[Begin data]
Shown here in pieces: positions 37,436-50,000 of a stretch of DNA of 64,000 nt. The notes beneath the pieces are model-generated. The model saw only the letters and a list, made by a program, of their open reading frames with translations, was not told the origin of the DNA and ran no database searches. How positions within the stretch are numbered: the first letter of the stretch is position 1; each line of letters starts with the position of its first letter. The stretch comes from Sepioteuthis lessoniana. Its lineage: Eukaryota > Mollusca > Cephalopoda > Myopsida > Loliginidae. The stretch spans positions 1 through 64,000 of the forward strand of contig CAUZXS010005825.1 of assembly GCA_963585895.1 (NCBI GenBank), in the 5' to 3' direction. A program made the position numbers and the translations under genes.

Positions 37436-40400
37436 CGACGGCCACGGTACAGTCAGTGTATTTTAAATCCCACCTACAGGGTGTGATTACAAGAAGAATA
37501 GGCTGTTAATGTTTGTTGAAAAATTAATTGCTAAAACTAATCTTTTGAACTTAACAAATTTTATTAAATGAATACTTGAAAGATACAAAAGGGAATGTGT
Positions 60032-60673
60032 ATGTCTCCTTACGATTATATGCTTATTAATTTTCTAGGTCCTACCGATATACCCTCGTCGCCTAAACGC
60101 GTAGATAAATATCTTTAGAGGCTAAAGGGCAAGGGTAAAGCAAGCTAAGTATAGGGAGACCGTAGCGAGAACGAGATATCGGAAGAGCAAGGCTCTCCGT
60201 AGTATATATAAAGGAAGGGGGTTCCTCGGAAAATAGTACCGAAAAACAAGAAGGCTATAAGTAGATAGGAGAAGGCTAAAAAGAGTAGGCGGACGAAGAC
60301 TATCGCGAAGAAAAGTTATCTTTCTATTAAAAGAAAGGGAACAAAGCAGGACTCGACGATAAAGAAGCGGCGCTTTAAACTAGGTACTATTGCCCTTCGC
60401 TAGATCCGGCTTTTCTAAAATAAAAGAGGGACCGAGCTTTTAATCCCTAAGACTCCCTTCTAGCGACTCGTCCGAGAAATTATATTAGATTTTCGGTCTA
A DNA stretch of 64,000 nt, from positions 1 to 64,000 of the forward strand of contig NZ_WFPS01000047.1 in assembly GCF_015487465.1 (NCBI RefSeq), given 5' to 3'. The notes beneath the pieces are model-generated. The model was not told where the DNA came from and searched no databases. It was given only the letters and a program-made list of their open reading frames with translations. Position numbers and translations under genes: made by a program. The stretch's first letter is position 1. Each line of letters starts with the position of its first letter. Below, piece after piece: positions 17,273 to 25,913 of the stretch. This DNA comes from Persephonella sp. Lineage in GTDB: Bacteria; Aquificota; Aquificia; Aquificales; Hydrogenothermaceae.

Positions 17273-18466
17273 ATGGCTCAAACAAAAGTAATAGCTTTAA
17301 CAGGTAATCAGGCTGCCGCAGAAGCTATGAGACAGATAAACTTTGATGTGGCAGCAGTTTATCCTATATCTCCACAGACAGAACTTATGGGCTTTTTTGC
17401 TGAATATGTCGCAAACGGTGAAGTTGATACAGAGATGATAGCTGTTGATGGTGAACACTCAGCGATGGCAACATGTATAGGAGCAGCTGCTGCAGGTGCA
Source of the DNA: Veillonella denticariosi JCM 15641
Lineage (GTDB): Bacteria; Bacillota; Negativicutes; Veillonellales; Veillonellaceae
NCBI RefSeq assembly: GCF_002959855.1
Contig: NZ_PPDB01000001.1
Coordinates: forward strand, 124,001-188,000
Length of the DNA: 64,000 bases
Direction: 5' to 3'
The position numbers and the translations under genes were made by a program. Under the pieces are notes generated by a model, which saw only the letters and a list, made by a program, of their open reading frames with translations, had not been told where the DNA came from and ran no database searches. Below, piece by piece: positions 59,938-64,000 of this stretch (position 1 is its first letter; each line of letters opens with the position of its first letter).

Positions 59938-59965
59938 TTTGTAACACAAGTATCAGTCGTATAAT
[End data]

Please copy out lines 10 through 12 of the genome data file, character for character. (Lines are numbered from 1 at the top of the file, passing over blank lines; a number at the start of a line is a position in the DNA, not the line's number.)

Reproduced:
60401 TAGATCCGGCTTTTCTAAAATAAAAGAGGGACCGAGCTTTTAATCCCTAAGACTCCCTTCTAGCGACTCGTCCGAGAAATTATATTAGATTTTCGGTCTA
A DNA stretch of 64,000 nt, from positions 1 to 64,000 of the forward strand of contig NZ_WFPS01000047.1 in assembly GCF_015487465.1 (NCBI RefSeq), given 5' to 3'. The notes beneath the pieces are model-generated. The model was not told where the DNA came from and searched no databases. It was given only the letters and a program-made list of their open reading frames with translations. Position numbers and translations under genes: made by a program. The stretch's first letter is position 1. Each line of letters starts with the position of its first letter. Below, piece after piece: positions 17,273 to 25,913 of the stretch. This DNA comes from Persephonella sp. Lineage in GTDB: Bacteria; Aquificota; Aquificia; Aquificales; Hydrogenothermaceae.

Positions 17273-18466